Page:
Tony Stewart broke is leg in two places Monday night putting the rest of his current season in jeopardy.  Photo R. Anderson

Tony Stewart broke is leg in two places Monday night putting the rest of his current season in jeopardy.
Photo R. Anderson

I don’t really share that particular point of view. Athletes by their nature, especially the ones who make it to the highest levels of sport, are highly competitive people.

That competitive fire cannot be turned off and only show up on game time or in Stewart’s case whenever the green flag drops.

And yes that is the same competitive fire that causes some athletes, such as the suspended PED using ballplayers whose names shall not be named here, to break the rules to gain any advantage that they can in their quest to be the best.

The competitiveness needs to be fed and for Stewart and many other drivers that fuel comes through racing on dirt tracks like the one he was injured on.  Race the same course hundreds of times and there are likely to be no injuries but roll the dice, or the car enough times, and injuries will occur.

That does not mean that people should never take chances or feed the passion and the competitive fire that burns within.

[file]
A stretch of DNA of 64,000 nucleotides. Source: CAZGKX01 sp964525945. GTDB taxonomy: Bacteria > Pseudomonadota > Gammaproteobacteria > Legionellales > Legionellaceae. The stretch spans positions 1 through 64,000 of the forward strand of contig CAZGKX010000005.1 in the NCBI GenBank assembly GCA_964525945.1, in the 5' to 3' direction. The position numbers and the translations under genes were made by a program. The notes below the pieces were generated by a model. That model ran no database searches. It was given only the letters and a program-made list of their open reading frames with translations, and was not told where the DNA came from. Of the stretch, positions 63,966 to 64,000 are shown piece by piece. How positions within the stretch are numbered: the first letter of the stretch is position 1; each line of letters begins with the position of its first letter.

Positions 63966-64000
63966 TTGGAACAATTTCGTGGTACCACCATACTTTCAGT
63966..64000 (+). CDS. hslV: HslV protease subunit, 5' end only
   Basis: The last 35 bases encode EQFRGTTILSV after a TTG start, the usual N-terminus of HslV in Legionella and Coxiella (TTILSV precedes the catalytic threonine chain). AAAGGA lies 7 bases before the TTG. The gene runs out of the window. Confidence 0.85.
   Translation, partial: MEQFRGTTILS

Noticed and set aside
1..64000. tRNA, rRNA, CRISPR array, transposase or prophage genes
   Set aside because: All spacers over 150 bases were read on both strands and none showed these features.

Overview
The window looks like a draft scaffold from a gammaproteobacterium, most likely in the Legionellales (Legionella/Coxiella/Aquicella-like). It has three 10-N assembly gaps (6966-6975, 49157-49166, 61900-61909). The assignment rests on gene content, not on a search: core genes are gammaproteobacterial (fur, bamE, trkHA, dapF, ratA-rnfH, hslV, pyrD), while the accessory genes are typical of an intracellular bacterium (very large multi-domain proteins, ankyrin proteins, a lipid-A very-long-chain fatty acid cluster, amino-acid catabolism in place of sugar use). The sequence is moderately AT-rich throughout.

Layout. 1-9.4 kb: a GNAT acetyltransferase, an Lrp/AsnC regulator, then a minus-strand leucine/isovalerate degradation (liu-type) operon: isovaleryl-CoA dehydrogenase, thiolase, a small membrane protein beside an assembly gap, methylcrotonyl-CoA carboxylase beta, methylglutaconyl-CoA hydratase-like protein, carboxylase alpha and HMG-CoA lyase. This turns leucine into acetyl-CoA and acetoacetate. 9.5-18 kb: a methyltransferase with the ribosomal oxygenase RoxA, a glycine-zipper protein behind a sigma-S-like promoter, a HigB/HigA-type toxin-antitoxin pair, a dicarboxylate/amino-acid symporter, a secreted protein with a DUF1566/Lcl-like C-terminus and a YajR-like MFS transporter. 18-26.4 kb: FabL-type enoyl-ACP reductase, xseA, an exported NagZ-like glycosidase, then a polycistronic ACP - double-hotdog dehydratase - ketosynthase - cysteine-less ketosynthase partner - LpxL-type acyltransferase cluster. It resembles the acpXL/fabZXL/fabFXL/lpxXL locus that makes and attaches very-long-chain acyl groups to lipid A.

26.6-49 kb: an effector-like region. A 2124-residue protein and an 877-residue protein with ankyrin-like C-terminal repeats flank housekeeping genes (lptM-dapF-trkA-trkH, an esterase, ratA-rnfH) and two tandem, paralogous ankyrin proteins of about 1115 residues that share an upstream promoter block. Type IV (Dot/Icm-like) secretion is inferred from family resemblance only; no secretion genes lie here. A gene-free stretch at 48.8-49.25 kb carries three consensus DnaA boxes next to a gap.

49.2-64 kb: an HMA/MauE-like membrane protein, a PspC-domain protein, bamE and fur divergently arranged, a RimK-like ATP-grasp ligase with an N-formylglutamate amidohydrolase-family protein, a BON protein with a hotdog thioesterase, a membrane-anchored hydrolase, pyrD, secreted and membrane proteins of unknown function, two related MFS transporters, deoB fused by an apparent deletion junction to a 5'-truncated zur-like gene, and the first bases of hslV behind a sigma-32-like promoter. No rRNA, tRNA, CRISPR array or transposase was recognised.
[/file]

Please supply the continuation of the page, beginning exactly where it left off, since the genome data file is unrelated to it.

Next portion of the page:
A few years back Stewart’s teammate at the time, Denny Hamlin, blew out his knee playing basketball. While Hamlin’s injury occurred on a court and not a track it still meant that he missed time from is “day job.”

The competitive spirit that drives Tony Stewart to risk his career on the race track is described in his biography. Stewart, like many drivers on the circuit simply put were born to race. Or has Ricky Bobby would say, "They wanna go fast." Photo R. Anderson

The competitive spirit that drives Tony Stewart to risk his career on the race track is described in his autobiography. Stewart, like many drivers on the circuit simply put were born to race. Or as Ricky Bobby would say, “I wanna go fast.”
Photo R. Anderson

The world of sports is full of stories of athletes missing time due to freak injuries so saying that NASCAR drivers cannot race in other non NASCAR sanctioned races, as some will likely suggest, is clearly not the answer since injuries can happen anywhere.

The fact is people are injured all of the time in day to day living so risks are not limited just to the track and other “high risk” scenarios.

I could just as easily turn an ankle by tripping over something on the way to the fridge to get some iced tea.

Granted that is an extreme example, but I would much rather be the type that has a cool story to share about any potential injury incurred than being the type to say, “I tripped over my cat and sprained my back.”

I have little doubt that once the leg is healed Smoke will go right back to racing on dirt tracks across the country since it is in his nature to do so and it fuels his passion for racing.

We should all be so lucky to find things to be passionate about in our daily non dirt track racing lives.

Now if you’ll excuse me, I am going to attempt an injury free walk to the fridge to get some iced tea, wish me luck.

Copyright 2013 R. Anderson